Open Source Advocacy: from hecklers to lobbyists (part II)

Few months ago I wrote about the need of open source lobbyists, just after Dana Blankenhorn post, and I eventually ended reporting Florian Mueller and Simon Phipps opinions around software patents war.

Florian Mueller, “No lobbyists as such” author and founder of the campaign, has recently announced to take his blog offline in about a month, because he retired from the patent policy debate, and I took the chance to ask Florian two more questions.

Talking about the role of interoperability, you wrote me that also Google played a role, so which is their position, in your opinion?

As for Google, I’m quite sure there are lots of people inside Google (well, even inside Microsoft) who are anti-swpat personally but the company position isn’t really clear. The only thing they really cared about in the final days before the EP’s 2nd reading vote 2 years ago was interoperability, just so they can continue to analyze PDF documents without infringing Adobe’s related patents etc.

Are you about to leave for good the patent policy debate? Why?

I still care about the software patent issue and a competitive software market, and I believe that my long-standing concerns over their impact have been validated by Microsoft’s Novell-type deals and its announcement to collect royalties from FOSS users. But after my recent and successful project to defend certain strategic interests of Real Madrid in the context of the EU’s ongoing sports policy initiative, I’m at least ten times more likely to take on another football-related assignment than to get involved with patent policy again.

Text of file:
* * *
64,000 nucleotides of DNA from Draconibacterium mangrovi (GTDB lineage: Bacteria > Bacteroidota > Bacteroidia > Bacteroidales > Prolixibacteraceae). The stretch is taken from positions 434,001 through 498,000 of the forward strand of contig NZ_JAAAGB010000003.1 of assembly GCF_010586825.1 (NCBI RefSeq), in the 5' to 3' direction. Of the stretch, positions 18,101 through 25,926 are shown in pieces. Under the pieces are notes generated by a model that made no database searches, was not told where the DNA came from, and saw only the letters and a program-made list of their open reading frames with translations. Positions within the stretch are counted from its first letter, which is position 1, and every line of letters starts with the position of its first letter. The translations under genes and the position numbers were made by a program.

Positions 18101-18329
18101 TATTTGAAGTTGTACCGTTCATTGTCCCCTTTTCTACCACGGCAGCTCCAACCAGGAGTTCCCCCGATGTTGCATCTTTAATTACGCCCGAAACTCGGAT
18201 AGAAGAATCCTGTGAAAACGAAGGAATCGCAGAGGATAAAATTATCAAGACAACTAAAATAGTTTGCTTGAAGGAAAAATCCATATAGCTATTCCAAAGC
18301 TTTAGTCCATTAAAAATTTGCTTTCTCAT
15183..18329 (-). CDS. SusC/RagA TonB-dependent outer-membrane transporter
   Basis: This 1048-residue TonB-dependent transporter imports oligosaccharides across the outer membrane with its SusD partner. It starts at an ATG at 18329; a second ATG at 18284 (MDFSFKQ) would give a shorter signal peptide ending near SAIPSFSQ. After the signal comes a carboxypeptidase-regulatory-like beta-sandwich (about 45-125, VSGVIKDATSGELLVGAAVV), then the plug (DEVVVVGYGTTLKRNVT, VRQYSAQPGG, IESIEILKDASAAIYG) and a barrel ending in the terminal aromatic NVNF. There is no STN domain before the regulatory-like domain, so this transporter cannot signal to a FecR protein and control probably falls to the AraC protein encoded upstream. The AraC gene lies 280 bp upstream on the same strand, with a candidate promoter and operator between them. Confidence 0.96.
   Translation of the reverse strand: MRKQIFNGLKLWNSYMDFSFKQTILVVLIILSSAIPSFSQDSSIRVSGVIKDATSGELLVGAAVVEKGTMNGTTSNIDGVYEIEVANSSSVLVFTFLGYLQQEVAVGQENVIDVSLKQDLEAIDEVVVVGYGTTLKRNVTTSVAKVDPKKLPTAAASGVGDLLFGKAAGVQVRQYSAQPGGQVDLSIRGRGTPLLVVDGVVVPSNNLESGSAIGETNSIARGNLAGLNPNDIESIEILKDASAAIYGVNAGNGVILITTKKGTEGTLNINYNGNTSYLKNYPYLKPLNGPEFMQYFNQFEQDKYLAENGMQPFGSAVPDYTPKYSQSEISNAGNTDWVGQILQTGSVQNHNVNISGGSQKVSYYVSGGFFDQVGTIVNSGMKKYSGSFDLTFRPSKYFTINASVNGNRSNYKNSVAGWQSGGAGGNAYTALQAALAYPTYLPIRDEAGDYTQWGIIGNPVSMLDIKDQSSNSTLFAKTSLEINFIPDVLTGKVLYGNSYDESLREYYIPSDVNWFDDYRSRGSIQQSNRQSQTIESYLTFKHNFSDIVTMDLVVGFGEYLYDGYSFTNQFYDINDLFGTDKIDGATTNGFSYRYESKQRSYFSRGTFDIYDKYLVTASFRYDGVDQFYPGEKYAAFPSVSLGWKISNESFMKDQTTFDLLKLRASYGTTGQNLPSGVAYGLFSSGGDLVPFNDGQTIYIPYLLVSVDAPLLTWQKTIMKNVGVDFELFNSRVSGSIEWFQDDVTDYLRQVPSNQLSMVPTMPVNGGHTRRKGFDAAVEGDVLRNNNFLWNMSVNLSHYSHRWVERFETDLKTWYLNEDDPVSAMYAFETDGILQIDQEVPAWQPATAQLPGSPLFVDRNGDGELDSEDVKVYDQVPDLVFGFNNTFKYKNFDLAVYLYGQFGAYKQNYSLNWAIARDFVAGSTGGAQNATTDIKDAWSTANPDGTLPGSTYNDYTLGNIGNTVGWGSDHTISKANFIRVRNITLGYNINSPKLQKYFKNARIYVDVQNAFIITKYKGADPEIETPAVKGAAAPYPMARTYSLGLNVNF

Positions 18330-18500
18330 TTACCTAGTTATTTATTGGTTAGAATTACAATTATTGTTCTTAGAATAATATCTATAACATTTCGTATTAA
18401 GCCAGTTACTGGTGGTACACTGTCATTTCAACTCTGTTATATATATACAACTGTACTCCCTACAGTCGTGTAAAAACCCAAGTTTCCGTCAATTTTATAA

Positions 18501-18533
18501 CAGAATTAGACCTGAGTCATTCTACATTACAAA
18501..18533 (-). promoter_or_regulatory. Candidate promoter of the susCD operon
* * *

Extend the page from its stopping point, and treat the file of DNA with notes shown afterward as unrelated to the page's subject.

I just don’t see that companies with an interest in fighting software patents would make the level of resources available that I would consider to be a reasonable basis. In other fields that’s a lot less of a problem, if any. That’s just a market reality.

Florian Mueller
Florian Mueller by duncandavidson

In Europe we are still facing very talented lobbyists working hard on this controversial political issue, and despite patentability of computer-implemented inventions is not yet legal in Europe, there is still a lot of work to be done.

Interoperability matters, but software patents do matter even more: the file format war is not the ICT market panacea. I invite medium to large IT European companies to think about it, and invest money to lobby. Now.

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